Third, the University of Malawi students, carefully selected to study law for their excellence, are mostly from poor families. They depend on loans from the government to complete their studies with the hope that once they graduate and are admitted to the bar, they can immediately begin supporting their poor families.

With this law, their already complicated and disadvantaged stature is further exacerbated. And guess what? They must wallow deeper into debt to pay at this MILE institution in Blantyre. And this is before accommodation, upkeep and incidental costs are factored in.

All this trouble in aid of what?

To redo courses and /or modules they already did at the University simply because when DPP was intoxicated with power, they decided to punish aspiring lawyers purely for fun?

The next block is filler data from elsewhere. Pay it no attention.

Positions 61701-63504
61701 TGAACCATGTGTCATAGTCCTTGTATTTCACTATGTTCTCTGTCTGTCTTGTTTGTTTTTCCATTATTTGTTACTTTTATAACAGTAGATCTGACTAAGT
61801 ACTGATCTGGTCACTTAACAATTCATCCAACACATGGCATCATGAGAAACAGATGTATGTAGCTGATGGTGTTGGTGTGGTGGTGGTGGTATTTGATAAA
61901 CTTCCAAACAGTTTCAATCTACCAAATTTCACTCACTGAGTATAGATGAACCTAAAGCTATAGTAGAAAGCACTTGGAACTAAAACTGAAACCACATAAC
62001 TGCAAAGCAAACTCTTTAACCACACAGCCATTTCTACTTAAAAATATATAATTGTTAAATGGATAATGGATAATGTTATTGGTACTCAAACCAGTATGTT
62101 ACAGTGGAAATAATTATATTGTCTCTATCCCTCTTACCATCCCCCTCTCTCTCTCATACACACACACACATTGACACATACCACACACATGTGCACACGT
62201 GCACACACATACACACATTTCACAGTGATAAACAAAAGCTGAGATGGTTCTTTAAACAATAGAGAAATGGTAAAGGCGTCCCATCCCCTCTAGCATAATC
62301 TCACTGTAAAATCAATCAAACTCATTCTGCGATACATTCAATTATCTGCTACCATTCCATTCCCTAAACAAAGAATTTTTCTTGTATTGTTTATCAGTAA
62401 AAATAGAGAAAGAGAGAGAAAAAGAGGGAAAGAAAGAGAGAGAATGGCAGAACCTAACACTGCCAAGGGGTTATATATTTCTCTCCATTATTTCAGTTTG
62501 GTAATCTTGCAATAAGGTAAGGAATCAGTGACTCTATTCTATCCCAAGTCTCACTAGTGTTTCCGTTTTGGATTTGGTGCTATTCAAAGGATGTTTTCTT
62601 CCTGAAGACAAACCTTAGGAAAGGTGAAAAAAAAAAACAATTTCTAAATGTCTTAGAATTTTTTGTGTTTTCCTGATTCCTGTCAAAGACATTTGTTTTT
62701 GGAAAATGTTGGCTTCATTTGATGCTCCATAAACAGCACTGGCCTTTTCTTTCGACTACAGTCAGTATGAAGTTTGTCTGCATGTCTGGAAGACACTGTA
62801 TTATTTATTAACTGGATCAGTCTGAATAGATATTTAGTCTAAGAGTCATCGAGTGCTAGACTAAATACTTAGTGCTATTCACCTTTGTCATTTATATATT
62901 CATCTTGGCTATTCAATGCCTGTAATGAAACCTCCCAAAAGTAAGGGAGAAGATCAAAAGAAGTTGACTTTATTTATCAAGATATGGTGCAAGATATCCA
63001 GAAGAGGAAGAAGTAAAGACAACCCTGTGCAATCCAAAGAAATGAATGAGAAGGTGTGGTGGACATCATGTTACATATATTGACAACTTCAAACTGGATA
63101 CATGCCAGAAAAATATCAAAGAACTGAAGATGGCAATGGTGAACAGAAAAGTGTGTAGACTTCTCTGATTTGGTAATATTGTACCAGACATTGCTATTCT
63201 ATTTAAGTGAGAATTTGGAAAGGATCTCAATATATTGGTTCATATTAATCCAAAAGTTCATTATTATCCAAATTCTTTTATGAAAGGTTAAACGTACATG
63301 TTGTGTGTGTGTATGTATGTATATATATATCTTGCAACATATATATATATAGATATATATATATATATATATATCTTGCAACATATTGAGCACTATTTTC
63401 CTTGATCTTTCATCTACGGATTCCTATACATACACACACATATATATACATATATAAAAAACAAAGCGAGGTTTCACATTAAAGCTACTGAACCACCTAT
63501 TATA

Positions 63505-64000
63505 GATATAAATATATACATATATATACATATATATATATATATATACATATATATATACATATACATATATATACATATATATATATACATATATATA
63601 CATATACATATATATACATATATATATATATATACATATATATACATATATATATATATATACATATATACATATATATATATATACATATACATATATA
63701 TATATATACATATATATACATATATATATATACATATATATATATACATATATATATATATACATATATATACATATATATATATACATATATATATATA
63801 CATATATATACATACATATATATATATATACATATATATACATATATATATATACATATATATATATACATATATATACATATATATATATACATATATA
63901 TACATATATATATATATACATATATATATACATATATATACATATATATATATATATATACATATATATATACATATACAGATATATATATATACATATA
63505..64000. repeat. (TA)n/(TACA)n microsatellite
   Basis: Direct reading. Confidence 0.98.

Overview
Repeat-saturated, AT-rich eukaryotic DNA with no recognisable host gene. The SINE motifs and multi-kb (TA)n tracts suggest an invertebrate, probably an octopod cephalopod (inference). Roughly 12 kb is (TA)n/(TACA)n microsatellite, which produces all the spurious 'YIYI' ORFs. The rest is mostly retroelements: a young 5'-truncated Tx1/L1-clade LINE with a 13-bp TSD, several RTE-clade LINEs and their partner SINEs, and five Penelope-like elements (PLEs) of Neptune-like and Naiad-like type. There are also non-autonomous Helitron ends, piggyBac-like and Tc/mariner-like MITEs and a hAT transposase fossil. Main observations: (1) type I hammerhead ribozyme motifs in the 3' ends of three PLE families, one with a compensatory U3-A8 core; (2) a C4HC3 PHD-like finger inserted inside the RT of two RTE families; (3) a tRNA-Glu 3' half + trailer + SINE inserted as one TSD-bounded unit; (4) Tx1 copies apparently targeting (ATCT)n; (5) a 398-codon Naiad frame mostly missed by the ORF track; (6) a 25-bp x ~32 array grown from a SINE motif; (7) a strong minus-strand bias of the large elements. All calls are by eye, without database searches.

Since our ancestors exhorted us to make hay while the sun is shining, while there is still time to fix this, some wise DPP parliamentarians must seek University of Malawi law students’ advice on fixing this mess.

One way is via a Private Members bill, amending the unfair, vengeful and absolutely regressive piece of mis-legislation to revert to the old status where University of Malawi law graduates went straight into practice.
On the other hand, an enterprising Malawi Congress Party (MCP) stalwart can beat the currently squabbling DPP MPs to the punch and advise President Lazarus Chakwera on the political mileage he stands to gain by amending this unnecessary, inhumane and vengeful miscarriage of justice.